There are many ways in which a second language can be learned: from infancy as the child of bilingual parents, or later through formal instruction, immersion in a new culture, or in a particular work or social situation. This class is an inquiry into the processes by which acquisition occurs. Topics include the nature of language learning within the scope of other types of human learning; the relationship between first and second language acquisition; the role of linguistic, cognitive, and sociocultural factors; insights gained from analyzing learners' errors; key concepts such as interlanguage and communicative competence; bilingualism; the optimal age for second language acquisition; and a critical appraisal of different theories of second language acquisition. Both theoretical and instructional implications of second language acquisition research are considered. This course can be used towards certification in TESOL and is a required course for the Graduate Certificate in Language Instruction. Prerequisite: Ling 170D or equivalent is recommended, especially for undergraduates, but is not required.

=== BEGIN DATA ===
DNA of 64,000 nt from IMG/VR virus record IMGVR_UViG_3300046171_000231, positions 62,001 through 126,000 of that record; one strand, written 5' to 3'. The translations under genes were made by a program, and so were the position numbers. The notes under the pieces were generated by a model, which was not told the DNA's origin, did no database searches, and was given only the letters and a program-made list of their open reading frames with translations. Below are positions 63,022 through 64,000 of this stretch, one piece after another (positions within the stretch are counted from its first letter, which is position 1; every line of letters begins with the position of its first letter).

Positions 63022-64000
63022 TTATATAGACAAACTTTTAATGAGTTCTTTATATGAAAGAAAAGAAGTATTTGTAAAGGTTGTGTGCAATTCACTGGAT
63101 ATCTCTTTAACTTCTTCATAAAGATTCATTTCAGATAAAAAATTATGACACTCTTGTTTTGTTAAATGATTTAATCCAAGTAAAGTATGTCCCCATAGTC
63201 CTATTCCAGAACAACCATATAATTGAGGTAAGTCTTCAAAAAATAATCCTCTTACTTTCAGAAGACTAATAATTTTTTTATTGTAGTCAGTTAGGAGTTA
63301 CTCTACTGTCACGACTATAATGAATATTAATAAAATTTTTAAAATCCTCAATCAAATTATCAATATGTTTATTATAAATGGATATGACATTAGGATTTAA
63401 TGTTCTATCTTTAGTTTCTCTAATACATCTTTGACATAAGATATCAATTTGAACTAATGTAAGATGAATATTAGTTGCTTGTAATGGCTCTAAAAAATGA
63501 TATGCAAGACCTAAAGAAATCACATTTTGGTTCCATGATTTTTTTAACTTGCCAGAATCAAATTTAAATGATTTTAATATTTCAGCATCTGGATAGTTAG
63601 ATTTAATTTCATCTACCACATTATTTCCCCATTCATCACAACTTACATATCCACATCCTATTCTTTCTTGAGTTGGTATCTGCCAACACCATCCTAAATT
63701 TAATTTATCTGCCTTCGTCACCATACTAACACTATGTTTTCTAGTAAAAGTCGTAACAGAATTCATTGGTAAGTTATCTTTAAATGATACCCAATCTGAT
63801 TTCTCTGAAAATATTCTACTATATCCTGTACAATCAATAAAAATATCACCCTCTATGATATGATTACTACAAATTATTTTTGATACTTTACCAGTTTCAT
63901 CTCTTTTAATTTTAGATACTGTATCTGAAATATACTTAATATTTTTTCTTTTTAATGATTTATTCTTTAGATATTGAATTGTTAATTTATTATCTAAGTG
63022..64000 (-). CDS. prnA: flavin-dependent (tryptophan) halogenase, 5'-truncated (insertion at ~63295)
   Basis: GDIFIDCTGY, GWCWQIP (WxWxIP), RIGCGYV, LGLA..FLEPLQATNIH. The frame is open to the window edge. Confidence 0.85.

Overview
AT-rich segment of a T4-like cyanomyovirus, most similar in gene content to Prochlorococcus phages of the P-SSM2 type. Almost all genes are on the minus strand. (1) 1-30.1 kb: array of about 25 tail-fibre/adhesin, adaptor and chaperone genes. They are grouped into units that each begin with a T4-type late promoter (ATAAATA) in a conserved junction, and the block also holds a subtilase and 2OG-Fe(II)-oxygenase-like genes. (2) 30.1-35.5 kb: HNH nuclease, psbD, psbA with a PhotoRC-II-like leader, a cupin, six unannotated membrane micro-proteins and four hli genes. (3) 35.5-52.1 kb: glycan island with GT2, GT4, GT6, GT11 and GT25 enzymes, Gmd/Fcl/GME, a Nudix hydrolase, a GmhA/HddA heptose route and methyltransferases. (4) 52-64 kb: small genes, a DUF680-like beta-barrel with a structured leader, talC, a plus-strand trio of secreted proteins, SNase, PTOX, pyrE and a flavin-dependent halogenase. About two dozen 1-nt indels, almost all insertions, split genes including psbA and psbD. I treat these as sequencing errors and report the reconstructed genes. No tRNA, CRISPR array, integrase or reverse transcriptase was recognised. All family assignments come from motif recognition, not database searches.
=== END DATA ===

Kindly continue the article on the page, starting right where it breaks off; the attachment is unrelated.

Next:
Course Attributes: EN H; AS HUM; FA HUM; AR HUM